Since Sophia asked for a chip first, I told her that she would need to eat some cheese before she could have any chips.  After flipping out and yelling awful things, she finally asked to leave the table to go play.  5 minutes later, she was back.  She ate a piece of cheese and got a chip.  10 pieces of cheese and 10 chips later and lunch was finished.  Abby didn’t quite understand the concept so well, though we’ve done it many times.  (Either that, or she’s stubborn as a mule.  I think she’s stubborn as a mule.)  After 10 whole minutes of screaming her head off for a chip, she asked to be all done.  Then 10 minutes later, Abby came back to the table and asked for a chip.  This time when I said, “Cheese first, then chip,” she ate the piece of cheese and then ate the chip.  (Sophia helped.)  10 pieces of cheese and 10 chips later, and she was also completely finished with her lunch!  AH!  Victory is mine!

It’s a simple rewards based system that teaches children the importance of eating what’s more healthy first before moving onto the junk.  Some people don’t like to reward with food, but it’s such a simple concept that is effective.  As long as your rewards aren’t crap and as long as what you’re using to teach them to eat is truly healthy food, then I think that it will teach them good eating habits.

Another trick we use with our eldest is dessert rewards.  When she completely finishes her (well-balanced) plate of dinner, she is rewarded with a (reasonable) dessert.  Dessert is usually fruit, sometimes a fruity popsicle, or something sweeter like chocolate or a cookie.  I want to teach my kids to eat EVERYTHING, appreciate foods with different flavors, textures and colors…  I think it’s working, little by little.  The trick is having the patience to be okay with screaming for a few minutes.  My kids sure can throw fits!  I bet yours can, too.  😉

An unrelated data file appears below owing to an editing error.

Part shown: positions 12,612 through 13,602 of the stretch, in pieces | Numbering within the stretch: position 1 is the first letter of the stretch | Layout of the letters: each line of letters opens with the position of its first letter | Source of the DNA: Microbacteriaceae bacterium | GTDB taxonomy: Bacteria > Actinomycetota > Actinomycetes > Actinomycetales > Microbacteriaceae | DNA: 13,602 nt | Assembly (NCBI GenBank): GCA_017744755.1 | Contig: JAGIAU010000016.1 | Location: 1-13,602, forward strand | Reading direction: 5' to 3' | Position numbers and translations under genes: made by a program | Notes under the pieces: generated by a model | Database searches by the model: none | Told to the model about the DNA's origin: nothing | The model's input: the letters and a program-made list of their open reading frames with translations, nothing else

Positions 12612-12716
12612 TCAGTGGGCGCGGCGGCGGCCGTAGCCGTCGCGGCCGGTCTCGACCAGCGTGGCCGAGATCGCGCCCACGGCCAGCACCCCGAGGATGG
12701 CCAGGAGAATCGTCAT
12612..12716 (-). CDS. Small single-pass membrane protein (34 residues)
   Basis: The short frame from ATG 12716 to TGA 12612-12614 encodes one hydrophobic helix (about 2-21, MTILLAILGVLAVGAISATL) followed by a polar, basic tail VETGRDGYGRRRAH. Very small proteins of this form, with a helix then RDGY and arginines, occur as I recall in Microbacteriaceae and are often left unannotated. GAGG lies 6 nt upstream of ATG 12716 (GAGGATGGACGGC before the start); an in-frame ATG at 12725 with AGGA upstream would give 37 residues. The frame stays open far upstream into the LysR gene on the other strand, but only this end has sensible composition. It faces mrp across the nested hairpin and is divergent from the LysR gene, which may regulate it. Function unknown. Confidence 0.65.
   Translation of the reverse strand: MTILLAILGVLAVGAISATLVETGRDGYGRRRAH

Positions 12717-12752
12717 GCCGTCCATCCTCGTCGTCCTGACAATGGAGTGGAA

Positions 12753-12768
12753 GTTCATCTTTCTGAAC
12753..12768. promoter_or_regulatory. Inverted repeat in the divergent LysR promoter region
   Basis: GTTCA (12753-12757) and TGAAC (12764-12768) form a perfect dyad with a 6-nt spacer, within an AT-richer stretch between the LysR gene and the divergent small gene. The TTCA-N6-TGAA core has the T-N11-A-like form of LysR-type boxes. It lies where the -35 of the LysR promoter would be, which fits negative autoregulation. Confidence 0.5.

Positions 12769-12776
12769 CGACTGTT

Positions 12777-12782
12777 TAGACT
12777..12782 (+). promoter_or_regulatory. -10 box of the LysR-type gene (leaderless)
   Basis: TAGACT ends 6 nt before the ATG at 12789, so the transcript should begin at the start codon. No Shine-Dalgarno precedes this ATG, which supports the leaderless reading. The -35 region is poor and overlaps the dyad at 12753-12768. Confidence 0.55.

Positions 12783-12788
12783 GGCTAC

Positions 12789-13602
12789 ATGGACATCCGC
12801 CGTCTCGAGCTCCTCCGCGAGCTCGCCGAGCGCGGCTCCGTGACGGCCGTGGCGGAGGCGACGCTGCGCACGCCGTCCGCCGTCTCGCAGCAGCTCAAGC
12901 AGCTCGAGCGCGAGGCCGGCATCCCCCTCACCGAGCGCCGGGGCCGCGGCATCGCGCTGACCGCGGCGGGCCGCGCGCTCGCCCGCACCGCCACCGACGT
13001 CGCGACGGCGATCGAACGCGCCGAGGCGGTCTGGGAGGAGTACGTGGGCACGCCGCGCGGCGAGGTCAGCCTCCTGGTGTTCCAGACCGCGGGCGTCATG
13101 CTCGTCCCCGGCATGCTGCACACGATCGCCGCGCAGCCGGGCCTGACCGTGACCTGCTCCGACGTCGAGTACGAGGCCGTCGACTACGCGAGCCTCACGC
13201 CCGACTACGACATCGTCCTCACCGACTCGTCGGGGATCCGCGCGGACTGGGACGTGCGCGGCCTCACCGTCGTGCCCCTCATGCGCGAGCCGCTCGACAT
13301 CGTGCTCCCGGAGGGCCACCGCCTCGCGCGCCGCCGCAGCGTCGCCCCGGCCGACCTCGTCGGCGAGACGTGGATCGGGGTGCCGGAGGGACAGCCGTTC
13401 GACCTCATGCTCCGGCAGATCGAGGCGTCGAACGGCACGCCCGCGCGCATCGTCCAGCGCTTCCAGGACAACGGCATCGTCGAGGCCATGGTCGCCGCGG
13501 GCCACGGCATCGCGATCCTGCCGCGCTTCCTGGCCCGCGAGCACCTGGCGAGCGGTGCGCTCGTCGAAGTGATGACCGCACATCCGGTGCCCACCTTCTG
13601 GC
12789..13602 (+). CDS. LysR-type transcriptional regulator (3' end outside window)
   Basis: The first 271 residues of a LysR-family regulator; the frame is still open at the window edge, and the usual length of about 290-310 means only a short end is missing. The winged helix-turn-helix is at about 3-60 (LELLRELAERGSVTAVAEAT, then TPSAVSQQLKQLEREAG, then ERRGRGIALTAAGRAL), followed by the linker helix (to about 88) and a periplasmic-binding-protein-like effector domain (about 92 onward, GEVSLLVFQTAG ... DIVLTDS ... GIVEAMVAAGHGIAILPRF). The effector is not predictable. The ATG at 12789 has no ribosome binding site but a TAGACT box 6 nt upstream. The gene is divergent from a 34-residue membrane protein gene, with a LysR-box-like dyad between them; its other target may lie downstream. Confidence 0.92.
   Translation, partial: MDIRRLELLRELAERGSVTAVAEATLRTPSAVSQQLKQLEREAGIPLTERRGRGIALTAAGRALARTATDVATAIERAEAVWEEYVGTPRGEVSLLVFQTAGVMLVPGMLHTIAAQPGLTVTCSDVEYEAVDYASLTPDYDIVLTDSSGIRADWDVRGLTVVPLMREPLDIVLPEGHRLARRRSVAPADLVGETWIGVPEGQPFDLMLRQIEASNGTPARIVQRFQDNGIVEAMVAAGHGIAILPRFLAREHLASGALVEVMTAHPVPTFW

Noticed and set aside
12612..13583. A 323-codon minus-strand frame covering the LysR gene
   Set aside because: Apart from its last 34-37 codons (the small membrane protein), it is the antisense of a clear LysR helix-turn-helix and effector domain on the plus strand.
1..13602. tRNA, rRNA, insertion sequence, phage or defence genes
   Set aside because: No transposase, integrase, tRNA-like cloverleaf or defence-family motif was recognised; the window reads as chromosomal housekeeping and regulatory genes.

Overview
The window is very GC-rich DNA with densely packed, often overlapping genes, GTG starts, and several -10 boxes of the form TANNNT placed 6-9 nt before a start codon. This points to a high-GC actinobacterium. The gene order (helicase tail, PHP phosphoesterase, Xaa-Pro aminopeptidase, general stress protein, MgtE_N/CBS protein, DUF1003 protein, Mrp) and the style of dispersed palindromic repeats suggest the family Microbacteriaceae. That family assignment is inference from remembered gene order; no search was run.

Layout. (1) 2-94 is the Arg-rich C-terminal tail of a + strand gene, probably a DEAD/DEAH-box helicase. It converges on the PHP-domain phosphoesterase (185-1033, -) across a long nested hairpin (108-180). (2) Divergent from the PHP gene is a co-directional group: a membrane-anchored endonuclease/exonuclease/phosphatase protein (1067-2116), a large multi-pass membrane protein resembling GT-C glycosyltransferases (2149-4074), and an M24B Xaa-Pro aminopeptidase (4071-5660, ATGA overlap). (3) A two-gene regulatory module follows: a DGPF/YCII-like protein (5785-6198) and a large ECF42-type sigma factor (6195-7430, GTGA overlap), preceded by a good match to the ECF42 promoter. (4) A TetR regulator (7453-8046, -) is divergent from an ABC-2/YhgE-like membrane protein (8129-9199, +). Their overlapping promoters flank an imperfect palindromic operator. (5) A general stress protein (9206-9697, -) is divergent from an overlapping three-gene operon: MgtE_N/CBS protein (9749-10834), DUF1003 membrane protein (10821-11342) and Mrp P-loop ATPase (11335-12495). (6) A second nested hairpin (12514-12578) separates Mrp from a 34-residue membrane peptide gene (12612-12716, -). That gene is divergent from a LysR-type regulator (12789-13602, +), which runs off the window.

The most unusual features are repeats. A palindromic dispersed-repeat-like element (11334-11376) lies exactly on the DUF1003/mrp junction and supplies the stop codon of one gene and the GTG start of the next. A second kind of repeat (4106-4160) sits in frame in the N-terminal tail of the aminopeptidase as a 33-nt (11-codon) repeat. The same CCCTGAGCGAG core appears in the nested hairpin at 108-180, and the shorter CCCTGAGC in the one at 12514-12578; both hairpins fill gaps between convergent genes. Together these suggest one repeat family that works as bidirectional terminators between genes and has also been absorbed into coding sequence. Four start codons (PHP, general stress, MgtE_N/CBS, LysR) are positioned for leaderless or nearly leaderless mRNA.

I cried because I was so beautiful–a rant.

Here’s something I’ve been thinking about, nothing new to parents of a little girl: Do I tell my daughter that she’s beautiful?  Immediately, my gut response is “You betcha!  Absolutely!”

Start now and never stop.  Tell her through those awkward pre-teen years.  Tell her during the difficult teen years.  Tell her when she starts dating and gets stood up for the first time.  Tell her when she realizes her “first love” was a d-bag.  Tell her when she gets married and is walking down the aisle.  Tell her when she feels like a whale pregnant with her first child.  Tell her.  And, then tell her some more.

Does that make me a bad mother?

I want my girls to feel beautiful.  Are they going to feel beautiful just because I say so?  No.  I realize that there’s much more to it than that…

Comments on appearance is such an icky topic.  It always brings up weird stuff in people.  For me, it brings up the wicked teenage years when I lost over 30 pounds at the vulnerable age of 16.  I got comments on my physical appearance for the first time in my life.  It was off-putting.  It was always the same people over and over, too.  I just got tired of it.  Talk about something else!  And, some people, honestly, I didn’t believe.  Like, once I got the strangest compliment from a gorgeous and popular, thin girl in my high school.  (I think she was dating the quarter back at the time.)  She actually told me, in line at the cafeteria in front of God and everybody, that she thought I had a great butt.  Maybe, I’m just not “girly” enough, I don’t know how girls talk to each other, but this was weird… right?  I had such a horrible self-image, and all of these comments made me more obsessed with my appearance and more obsessed with keeping my body a certain size and shape.

What is the message that my daughter is getting when I tell her she is beautiful?  There’s a difference in my story.  No one told me I was “beautiful.”  Well, at least that’s the difference that I see.  People were commenting on my new thin body, on new muscle tone, downed pant sizes and tight buns, apparently…  But, none of my peers, or teachers or friends ever said, “You are beautiful.”  The only ones that ever did were boys…  and those I clung to like a starving tick behind your dog’s left ear.  I fully invested myself in these relationships because I didn’t have enough self-esteem to believe it myself.  When I put on make-up and voraciously fixed my hair, it was to do just that: “fix” myself.  When I dressed up, I never thought I looked good, I always hated the first 10 things I put on and settled with number 11.  (That’s all normal teenage stuff, right?)